June 2, 2013 by · Leave a Comment
Filed under: Parasites 

The Candiru, also known as toothpick fish or vampire fish, are a number of genera of parasitic freshwater catfish in the family Trichomycteridae; which are native to the Amazon Basin. Some candiru species have been known to grow upwards of 40 centimetres (16 in) in length, but most are considerably smaller. These smaller species are known for an alleged tendency to invade and parasitise the human urethra; however, despite ethnological reports dating back to the late 19th century, the first documented case of the removal of a candiru from a human urethra did not occur until 1997.

Candirus are small catfish. Adults can grow to around 40 centimetres (16 in) with a rather small head and a belly that can appear distended, especially after a large blood meal. The body is translucent, making it quite difficult to spot in the turbid waters of its home. There are short sensory barbels around the head, together with short, backward pointing spines on the gill covers.

Candirus inhabit the Amazon and Orinoco basins of lowland Amazonia, where they constitute part of the Neotropical fish fauna. Candirus are hematophagous and parasitize the gills of larger Amazonian fishes, especially catfish of the family Pimelodidae (Siluriformes).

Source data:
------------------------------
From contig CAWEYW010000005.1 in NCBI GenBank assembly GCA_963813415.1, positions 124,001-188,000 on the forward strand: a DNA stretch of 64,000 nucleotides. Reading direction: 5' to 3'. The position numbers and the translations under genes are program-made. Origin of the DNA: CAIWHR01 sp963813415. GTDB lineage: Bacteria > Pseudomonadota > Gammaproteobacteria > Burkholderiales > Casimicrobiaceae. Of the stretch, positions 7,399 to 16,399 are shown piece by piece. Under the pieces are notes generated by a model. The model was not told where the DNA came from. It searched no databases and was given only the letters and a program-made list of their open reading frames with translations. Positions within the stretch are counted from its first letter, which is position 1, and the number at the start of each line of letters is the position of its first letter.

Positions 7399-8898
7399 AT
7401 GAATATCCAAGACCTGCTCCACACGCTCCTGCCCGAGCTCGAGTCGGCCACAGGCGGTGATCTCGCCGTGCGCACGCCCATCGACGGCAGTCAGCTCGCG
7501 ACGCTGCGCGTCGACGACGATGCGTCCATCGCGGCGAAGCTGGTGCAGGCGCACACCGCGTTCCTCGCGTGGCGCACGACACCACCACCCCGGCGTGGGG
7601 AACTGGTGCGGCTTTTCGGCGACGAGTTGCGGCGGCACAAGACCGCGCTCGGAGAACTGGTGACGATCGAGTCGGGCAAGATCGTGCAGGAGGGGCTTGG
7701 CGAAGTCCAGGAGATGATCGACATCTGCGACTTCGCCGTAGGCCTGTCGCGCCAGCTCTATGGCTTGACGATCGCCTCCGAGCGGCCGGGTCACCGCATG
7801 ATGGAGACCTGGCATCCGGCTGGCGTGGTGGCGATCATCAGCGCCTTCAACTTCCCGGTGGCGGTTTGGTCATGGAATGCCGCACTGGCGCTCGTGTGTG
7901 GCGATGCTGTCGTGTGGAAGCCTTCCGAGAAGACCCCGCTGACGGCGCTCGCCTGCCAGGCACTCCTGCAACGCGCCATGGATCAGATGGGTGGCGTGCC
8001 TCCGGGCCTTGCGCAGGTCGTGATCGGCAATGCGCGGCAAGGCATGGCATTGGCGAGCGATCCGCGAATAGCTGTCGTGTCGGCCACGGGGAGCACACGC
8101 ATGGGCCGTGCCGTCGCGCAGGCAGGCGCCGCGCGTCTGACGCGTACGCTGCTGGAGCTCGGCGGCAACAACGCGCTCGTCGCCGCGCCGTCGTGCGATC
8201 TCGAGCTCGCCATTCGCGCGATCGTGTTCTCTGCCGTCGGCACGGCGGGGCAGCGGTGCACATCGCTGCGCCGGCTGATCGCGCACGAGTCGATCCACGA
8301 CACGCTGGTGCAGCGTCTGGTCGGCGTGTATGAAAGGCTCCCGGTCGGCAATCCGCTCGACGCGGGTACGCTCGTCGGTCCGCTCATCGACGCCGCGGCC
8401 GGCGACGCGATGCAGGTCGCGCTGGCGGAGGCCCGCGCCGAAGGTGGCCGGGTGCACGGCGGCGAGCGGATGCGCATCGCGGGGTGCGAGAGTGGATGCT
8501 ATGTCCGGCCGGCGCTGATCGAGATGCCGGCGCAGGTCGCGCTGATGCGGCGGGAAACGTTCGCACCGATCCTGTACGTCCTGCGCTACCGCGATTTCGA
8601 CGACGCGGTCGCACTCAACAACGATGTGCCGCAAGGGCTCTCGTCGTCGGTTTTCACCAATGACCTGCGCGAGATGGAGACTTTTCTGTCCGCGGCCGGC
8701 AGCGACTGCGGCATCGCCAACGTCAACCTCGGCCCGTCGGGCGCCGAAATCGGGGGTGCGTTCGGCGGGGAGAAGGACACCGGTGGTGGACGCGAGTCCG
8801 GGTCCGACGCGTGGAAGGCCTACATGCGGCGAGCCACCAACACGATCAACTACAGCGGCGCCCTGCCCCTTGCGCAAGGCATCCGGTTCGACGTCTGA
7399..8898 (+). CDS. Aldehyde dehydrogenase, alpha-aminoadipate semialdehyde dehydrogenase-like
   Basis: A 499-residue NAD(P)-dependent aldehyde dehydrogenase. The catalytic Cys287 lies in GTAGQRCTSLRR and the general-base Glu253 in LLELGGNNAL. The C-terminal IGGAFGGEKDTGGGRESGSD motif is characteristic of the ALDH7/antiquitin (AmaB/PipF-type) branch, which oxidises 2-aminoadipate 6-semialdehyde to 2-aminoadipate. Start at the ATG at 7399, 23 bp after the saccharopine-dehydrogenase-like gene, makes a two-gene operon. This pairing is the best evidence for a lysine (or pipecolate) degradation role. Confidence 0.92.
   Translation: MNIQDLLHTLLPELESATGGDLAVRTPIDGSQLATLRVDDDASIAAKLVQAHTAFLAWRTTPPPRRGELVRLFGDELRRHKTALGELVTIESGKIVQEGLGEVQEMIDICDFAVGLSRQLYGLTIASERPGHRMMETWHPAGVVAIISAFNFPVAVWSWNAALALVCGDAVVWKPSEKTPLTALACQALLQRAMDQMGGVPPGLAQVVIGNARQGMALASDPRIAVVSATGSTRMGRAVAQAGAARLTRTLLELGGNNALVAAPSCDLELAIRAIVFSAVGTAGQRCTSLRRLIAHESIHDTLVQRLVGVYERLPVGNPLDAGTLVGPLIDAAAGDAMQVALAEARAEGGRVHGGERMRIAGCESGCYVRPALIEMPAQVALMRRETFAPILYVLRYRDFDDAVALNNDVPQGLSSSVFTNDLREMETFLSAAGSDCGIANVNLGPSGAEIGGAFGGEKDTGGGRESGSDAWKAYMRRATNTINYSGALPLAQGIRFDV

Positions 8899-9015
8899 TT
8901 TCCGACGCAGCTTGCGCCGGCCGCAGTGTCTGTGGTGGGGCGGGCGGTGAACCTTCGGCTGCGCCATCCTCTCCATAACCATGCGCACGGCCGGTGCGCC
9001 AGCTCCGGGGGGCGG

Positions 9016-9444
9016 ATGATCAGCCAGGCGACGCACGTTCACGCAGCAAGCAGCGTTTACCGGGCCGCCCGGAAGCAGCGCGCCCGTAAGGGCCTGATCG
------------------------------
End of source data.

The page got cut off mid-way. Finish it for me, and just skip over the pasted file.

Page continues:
It was also once thought that the fish was attracted to urine, as the candiru’s primary prey emits urea from its gills, but this was later discredited in formal experimentation. Indeed, the fish appears not to have any response to any chemical attractants, and primarily hunts by visual tracking. If a bather is naked, candiru can enter into one of his/her body orifices (the vagina, rectum, or even the penis-and deep into the urethra) and due to the opercle’s spines protruding from the fish, it is almost impossible to take out the fish, except through surgery. The fish probably takes the urea for water expelled from gills.

The fish tracks down its host by following a water scent to its source and urinating while bathing increases significantly its chance of entering in a human urethra. That’s why Indians bathe facing the current, decreasing candiru’s chances of entering in the rectum, while penis or vagina are covered up with the hands.

To date, there is only one documented case of a candiru entering a human urinary system, which took place in Itacoatiara, Brazil in 1997. The victim claimed a candiru “jumped” from the water into his urethra as he urinated while thigh-deep in a river. After traveling to Manaus on October 28, 1997, the victim underwent a two-hour urological surgery by Dr. Anoar Samad to remove the fish from his body.